Screen Shot 2015-01-22 at 5.24.12 PMHow can you tell whether you’re a genuine believer or a false professor? One of the best books describing the true nature of conversion is The Christian’s Great Interest by William Guthrie. The great Puritan theologian, John Owen, highly commended it and wrote, “The author [of The Christian’s Great Interest] I take to have been one of the greatest divines that ever wrote; it is my Vade-mecum [that is, “handbook”], and I carry it and the Sedan New Testament, still about with me. I have written several folios, but there is more divinity in it than in them all.”

    Consider what William Guthrie says in chapter 5 of his book about the differences between the true Christian and the hypocrite. Here are some ways in which the hypocrite may be like the Christian. (more…)

  • Why are we having special topical and thematic studies in Sunday School?

    by Tom Hicks on January 20, 2015

    StudyOn February 15, we’ll begin having special topical and thematic study classes during the Sunday School hour that will work very much like MIT did on Sunday evenings. After 10 weeks of special studies, we’ll switch back to the expositional model of Sunday School. Later in the year, we’ll introduce another 10 weeks of special studies, and then we’ll switch back again. So, why are we doing this? What are the reasons for the change? Consider these four reasons. (more…)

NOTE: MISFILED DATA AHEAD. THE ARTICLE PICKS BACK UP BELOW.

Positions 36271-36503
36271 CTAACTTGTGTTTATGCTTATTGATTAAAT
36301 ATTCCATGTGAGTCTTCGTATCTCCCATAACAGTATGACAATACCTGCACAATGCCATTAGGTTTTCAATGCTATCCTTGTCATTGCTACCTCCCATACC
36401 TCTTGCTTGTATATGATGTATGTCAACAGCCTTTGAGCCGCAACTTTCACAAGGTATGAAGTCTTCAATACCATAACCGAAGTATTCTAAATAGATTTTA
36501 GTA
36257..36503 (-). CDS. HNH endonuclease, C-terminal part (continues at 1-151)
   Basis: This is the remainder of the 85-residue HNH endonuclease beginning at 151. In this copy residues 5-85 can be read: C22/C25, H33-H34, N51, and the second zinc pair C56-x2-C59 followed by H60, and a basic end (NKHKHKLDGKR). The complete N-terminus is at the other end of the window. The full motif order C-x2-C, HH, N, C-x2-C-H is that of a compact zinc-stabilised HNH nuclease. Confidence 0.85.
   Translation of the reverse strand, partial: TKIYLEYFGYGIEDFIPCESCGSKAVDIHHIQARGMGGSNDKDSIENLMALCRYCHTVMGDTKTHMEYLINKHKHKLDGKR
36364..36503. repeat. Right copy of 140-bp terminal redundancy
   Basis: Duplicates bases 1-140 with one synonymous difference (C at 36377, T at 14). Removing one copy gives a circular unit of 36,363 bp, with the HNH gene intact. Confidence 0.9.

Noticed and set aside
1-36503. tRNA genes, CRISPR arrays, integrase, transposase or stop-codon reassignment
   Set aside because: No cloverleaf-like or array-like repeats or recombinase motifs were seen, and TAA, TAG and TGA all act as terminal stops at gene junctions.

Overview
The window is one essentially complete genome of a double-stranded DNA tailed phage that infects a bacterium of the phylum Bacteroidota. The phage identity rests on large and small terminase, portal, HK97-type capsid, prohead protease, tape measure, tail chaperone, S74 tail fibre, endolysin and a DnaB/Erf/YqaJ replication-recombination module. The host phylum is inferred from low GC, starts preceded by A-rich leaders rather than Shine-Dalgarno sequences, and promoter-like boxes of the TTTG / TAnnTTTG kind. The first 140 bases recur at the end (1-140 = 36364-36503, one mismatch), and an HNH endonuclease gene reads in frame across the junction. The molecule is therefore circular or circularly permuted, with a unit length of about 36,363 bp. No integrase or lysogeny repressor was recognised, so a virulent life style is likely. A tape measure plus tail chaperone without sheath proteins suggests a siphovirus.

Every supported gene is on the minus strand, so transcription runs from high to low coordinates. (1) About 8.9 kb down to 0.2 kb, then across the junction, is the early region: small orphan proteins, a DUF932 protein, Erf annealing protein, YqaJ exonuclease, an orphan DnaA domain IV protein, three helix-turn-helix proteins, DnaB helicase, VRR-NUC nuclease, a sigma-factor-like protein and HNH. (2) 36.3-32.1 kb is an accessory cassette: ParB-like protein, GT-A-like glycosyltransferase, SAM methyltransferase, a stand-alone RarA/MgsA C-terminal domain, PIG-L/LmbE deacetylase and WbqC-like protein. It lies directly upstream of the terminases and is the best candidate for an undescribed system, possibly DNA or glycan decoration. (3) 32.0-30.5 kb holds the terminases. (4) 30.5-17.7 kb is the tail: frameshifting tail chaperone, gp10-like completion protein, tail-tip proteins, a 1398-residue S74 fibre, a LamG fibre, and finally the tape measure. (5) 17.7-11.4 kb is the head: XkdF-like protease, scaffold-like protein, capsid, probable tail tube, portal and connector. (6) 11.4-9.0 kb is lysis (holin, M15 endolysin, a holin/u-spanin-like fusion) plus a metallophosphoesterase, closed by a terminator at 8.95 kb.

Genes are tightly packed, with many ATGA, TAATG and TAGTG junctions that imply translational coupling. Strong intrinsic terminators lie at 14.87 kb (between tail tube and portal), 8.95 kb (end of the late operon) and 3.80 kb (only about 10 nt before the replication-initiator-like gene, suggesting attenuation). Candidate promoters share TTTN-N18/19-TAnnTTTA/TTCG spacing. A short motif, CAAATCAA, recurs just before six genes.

• Answering Some Objections to Sabbath Day Observance

    by Tom Hicks on November 19, 2014

    SabbathIn a previous post, I briefly sketched the Bible’s doctrine of the Sabbath day. Like nearly every doctrine of the Christian faith, the doctrine of the Sabbath is controversial among some Christians today. In this post, I’ll try to answer some of the most common objections to Sabbath observance.

    1. New Testament Passages. Those who say Christians are not obligated to observe the Sabbath day often point to four key New Testament passages to make their case: Romans 14:1-9, Galatians 4:10, Colossians 2:16, and Hebrews 4:3-10. Let’s consider these one at a time. (more…)